Smartrac Launches High-Temperature Hard Tag for Industrial Applications
Smartrac, an RFID inlay supplier headquartered in Amsterdam, the Netherlands, has announced the addition of a new high-temperature RFID tag to its range of hard tags designed for industrial applications. The new SMART-Ferro II-Tag has been developed to track and trace metallic objects over long reading distances in harsh and high-temperature environments, Smartrac reports, making it suitable for logistics applications, shipping handling, incoming goods departments and asset tracking, as well as for applications in the petrochemical, automotive, aerospace and maritime industries. The passive ultrahigh-frequency (UHF) tag, which complies with the ISO 18000-6C and EPC Gen 2 standards, is encased in specific thermoplastic material, the company indicates, enabling the RFID inlay to withstand operating temperatures of up to 85 degrees centigrade (185 degrees Fahrenheit) and storage temperatures of up to 200 degrees centigrade (392 degrees Fahrenheit). According to Smartrac, the tag has an IP 67 rating, thanks to a casing that provides dust resistance, as well as protection against temporary immersion in water and most chemicals. The SMART-Ferro II-Tag, Smartrac notes, provides a reliable read range of 4 meters to 5 meters (13 feet to 16 feet) and high performance in the presence of metal.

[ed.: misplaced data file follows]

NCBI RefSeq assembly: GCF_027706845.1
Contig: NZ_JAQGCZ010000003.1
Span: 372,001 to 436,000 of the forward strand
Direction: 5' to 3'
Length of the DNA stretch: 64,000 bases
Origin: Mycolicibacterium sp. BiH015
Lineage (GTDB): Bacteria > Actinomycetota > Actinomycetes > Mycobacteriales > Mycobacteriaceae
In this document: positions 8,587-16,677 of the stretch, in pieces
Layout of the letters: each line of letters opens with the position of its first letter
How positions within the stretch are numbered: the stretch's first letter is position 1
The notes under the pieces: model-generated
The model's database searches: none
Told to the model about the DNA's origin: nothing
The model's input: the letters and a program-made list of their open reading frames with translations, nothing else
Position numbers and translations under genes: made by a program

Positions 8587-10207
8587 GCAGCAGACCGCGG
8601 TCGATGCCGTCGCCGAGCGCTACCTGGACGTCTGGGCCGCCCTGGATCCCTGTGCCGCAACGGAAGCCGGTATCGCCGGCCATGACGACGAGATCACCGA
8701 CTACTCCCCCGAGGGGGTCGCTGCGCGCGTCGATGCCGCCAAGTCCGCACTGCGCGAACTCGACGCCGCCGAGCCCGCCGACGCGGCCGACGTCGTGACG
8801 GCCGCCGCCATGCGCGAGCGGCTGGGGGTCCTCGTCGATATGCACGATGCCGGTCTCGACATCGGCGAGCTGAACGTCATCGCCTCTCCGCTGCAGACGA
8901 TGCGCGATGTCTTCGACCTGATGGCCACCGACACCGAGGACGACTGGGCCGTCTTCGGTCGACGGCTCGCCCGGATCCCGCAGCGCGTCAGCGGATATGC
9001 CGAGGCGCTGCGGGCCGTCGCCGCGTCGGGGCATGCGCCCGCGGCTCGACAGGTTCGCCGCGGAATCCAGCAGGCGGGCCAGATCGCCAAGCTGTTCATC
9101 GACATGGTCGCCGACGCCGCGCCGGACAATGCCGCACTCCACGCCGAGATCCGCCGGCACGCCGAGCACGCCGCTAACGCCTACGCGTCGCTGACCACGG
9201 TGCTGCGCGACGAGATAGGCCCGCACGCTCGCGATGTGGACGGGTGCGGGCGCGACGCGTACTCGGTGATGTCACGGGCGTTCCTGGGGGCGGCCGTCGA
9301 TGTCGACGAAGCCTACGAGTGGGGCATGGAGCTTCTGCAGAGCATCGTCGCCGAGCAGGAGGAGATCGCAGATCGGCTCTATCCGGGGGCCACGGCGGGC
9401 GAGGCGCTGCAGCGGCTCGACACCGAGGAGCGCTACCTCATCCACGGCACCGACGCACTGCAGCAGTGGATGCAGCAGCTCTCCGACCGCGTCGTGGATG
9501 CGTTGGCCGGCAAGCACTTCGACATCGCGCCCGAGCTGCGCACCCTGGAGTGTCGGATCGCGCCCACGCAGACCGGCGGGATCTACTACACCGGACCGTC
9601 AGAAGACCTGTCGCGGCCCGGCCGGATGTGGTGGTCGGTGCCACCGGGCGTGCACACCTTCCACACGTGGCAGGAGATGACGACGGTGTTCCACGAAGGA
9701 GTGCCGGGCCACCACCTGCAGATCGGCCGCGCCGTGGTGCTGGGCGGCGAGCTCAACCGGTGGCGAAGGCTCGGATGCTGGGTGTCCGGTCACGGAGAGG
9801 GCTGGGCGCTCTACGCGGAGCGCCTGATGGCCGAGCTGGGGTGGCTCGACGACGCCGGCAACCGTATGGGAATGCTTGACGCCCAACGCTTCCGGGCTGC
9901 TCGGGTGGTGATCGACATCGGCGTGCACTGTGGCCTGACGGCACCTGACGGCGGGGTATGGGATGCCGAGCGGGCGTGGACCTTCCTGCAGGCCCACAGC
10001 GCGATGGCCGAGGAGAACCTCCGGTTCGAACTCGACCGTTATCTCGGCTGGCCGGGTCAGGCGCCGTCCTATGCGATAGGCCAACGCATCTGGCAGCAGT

Secura Key Announces New Standalone Reader Kit
Secura Key, a California-based provider of electronic access-control and RFID products for security, asset-management and automatic data collection (ADC) applications, has unveiled a standalone reader kit for its RK65KS proximity card reader. The RK65KS-KIT1 kit contains everything required to control access to a single door, the company reports: one Radio Key RK65K proximity reader, 10 125 kHz passive RFID keytags, a handheld programmer, a 12-VDC power supply, and installation and instruction manuals. The Radio Key RK65K device, Secura Key indicates, is a fully programmable, standalone single-door access-control reader based on 125 kHz proximity RFID technology, able to deliver up to 6-inch read distance. The indoor-outdoor reader is password-protected and can manage up to 65,000 individual users with sequentially numbered cards or tags. Users can be added and deleted via the kit's handheld programmer. In addition, the interrogator has a Wiegand output, which can be connected to a multi-door-access or telephone-entry system, if desired. According to the company, when the solution is used as part of a larger system, the local card memory and relay may be employed for other special functions, such as controlling lighting, as well as heating, ventilation and air conditioning (HVAC). The keytags used with the kit are also fully compatible with Secura Key's SYSKIT two-door proximity access-control kits.